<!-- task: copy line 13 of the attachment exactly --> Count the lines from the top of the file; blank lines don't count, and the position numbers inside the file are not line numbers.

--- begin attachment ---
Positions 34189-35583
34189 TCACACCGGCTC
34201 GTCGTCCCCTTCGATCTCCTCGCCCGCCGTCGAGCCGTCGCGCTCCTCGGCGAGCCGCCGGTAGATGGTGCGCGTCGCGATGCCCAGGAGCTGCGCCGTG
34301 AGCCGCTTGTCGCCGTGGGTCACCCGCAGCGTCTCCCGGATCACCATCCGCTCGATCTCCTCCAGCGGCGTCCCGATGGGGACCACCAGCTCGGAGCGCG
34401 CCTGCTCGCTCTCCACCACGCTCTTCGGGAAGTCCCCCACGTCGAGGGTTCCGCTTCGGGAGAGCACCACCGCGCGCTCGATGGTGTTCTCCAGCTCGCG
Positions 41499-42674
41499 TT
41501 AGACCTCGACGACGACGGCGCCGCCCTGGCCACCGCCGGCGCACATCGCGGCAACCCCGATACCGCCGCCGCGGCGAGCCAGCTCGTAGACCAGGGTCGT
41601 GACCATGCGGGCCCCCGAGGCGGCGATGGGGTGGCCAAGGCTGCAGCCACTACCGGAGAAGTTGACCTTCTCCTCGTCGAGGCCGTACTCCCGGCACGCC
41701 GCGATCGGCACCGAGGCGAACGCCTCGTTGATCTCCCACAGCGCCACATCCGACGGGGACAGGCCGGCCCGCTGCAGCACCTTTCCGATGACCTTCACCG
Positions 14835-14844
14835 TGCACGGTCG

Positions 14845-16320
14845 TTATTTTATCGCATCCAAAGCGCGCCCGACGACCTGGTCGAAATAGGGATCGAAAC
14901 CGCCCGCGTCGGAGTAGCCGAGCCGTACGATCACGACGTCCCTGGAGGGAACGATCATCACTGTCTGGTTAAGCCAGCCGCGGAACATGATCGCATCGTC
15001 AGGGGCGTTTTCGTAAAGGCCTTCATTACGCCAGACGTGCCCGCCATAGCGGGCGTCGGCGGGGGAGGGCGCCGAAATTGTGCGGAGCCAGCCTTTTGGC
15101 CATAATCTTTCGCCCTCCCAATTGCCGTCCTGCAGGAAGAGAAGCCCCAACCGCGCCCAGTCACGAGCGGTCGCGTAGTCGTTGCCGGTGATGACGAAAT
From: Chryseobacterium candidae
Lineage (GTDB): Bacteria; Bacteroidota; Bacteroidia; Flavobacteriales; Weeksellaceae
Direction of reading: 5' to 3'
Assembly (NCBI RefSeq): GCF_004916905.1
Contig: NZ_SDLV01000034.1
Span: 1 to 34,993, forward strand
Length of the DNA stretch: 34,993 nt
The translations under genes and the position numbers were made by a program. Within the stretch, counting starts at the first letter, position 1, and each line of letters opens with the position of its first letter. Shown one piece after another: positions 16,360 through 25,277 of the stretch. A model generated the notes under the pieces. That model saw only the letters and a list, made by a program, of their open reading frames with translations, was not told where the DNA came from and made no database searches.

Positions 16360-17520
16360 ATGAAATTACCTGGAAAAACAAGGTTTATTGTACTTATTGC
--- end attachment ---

Positions 14845-16320